AMERICA'S OLDEST SONG
March 11, 2008
The glow of victory is all over Hillary Clinton since her big wins in last week's primaries. America loves a fighter and she is turning things around in the ring, as they say. However, neither she nor Obama can win the requisite number of delegate votes, so it looks like a "brokered" convention in Denver.
Where are we going with this election?
While the Republicans are growing calmer with their candidate, Senator John McCain, growing fears within the Democratic Party that a "brokered" convention in Denver could get ugly may become a reality. Visions of Chicago's 1968 convention come to mind and are considered seriously possible by the political pundits.
There may not be blood in the streets as in Chicago, but arm-twisting in the back rooms could reach the levels of grand guignol, that sado-masochistic, French style of theater that ironically was distantly echoed and actually prophesied by the unexpected presence of French playwright Jean Genet at the 1968 Chicago Democratic convention. Among Norman Mailer's essays there is an account of that convention and after reading it you'll think, "No, not again! It's not possible."
Oh yes, it is.
Racial prejudice is America's knee-jerk explanation for any major issue involving both white and black Americans. Throw in the apparent Latin bias for Hillary Clinton and … well … poor Denver.
The gloves are coming off, as they say. This drama's second act, after Hillary Clinton's very questionable victory in Denver, will be the growing political nightmare of Obama's rejection of the vice presidency. Hillary's offer will, of course, be made "hush-hush", but the news of it will get out and the next, even more questionable victory, the big third act of this ugly melodrama, will be Hillary Clinton's victory over John McCain.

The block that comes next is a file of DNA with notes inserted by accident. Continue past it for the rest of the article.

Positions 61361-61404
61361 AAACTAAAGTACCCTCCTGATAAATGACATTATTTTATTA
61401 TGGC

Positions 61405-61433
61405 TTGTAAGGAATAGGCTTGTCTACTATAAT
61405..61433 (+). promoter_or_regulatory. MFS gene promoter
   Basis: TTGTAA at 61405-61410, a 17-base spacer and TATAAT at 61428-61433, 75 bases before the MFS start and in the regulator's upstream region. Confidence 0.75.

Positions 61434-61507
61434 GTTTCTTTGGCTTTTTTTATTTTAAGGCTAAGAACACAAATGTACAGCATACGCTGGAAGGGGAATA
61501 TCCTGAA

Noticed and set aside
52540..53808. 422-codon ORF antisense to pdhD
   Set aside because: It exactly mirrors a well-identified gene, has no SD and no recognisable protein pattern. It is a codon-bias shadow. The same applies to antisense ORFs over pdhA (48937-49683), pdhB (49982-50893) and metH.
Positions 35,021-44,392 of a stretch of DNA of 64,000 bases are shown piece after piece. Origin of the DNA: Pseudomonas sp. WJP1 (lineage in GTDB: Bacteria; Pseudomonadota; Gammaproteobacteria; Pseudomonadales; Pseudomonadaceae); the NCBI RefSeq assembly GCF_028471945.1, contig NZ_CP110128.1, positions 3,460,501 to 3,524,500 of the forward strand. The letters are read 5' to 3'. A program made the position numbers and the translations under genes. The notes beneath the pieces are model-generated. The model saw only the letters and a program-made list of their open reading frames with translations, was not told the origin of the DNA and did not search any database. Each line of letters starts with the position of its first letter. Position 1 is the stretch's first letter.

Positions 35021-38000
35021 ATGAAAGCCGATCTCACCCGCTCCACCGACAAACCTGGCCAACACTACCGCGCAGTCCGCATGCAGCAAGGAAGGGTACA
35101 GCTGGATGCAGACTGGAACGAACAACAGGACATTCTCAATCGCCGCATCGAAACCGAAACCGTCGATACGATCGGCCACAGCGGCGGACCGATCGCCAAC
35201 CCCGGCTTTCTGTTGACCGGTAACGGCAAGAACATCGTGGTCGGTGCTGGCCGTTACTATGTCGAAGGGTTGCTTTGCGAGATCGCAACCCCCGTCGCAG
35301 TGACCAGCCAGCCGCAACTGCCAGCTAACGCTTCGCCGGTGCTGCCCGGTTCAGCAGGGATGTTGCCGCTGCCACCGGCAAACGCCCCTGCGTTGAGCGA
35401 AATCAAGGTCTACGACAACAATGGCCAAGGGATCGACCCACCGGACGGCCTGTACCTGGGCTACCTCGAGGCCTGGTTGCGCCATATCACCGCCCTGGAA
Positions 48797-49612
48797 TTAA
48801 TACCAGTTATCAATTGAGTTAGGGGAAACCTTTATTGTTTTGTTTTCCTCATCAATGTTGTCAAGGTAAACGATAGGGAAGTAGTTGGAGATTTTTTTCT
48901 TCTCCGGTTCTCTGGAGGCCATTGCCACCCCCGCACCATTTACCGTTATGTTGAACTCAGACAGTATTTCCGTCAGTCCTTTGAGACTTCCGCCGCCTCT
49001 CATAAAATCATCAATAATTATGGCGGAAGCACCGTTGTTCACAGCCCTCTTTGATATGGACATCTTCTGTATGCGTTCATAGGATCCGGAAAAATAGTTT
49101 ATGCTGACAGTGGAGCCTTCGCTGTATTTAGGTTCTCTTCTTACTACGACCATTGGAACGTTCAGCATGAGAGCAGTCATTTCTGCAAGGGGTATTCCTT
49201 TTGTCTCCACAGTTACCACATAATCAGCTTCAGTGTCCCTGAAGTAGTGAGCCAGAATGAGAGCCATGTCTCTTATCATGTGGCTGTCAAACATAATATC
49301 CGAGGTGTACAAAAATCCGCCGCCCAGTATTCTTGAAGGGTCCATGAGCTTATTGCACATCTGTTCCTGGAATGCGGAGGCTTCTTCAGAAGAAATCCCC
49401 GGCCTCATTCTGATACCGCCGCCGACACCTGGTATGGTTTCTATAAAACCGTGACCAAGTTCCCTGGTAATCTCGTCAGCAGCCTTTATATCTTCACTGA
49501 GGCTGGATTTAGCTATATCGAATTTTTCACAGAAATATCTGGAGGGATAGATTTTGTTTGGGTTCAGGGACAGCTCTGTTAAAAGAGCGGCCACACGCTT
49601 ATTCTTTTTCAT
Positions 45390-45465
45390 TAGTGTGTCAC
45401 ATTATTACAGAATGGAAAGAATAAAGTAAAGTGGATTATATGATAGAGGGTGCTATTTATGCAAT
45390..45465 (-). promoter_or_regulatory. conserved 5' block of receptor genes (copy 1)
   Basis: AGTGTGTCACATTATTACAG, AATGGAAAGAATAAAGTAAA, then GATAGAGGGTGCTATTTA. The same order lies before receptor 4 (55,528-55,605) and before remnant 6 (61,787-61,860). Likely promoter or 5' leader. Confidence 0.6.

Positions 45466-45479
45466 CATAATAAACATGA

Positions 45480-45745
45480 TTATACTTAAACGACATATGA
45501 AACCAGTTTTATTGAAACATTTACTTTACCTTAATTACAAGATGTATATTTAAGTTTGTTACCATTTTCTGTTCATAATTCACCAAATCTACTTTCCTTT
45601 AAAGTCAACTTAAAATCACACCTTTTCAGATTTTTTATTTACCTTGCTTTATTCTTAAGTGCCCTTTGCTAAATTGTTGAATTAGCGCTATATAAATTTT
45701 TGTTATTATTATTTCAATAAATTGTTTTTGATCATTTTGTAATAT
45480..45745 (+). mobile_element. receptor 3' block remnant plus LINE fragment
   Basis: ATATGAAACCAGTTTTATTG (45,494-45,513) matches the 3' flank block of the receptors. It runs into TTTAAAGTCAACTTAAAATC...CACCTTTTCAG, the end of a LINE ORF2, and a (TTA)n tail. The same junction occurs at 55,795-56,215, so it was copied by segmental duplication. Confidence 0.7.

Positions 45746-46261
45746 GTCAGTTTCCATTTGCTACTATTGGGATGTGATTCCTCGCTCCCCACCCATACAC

What does that leave?
A profoundly enraged America.
As my regular readers well know, I liken the Democratic Party's support for abortion to America's formerly legalized slavery. These are infections that have festered and will continue to do so until they erupt into some form of gangrenous, civil upheaval.
"Preposterous!" cry the Progressives.
Hmmm … slavery lasted 89 years in America. This nation's legalized aabortion is already 35 years old. The Progressive Democratic Party is its fully committed proponent … in the same way that Democratic Party had ssupported slavery and the post-bellum South in the 1800's.
It is an old song that will again bring the "Progress" of this vaunted "party of civil rights", drowning in its own hypocrisy, which will bring it to a screeching halt. The demand of a "women's right" to abortion mirrors the ruthlessness of Southern slave owners' rights. Of course, none of this will be discussed at the Democratic convention. That Party of the People will be too busy blaming each other to realize the actual depth of its justifiable self-loathing, its inner rage for having denied any rights to the unborn.
Despite the increasingly suicidal nature of the Democratic Party's pro-abortion policy, it will succeed one more time in gaining hold of the White House. With such blazing hypocrisy leading the country, America is headed for the worst four, war years she has had since the eight years of John F. Kennedy and Lyndon Baines Johnson. Despite the new potential president's promise to get out of Iraq, she – yes, Hillary will win – will find it it impossible to keep her promise. It will be broken in the same way President Richard Nixon could not immediately leave Vietnam, as we thought he had promised.
In other words, the most cunning, and possibly most long-lived of the Harvard "geniuses" will not be Barack Obama, but will prove to be Dr. Henry A. Kissinger. He is still haunting American foreign policy. If any one man immersed the United States in a quagmire of bipartisan, Progressive, political philosophy, it was Richard Nixon's moral doppelganger, Dr. Henry A. Kissinger. His gift to American history was "realpolitik". The present euphemism for realpolitik is Progressive realism. That "realism", of course, must include and actually starts with a woman's right to have an abortion.
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The direction in which Dr. Kissinger charted the Progress of our nation still remains a secretive and Machiavellian style of both American foreign and domestic policy. This style is hardly as old as the nation … however,, the defense of such inhumanity as slavery and abortion is one of, if not the oldest classic in the American Songbook.
© 2008 - Michael Moriarty - All Rights Reserve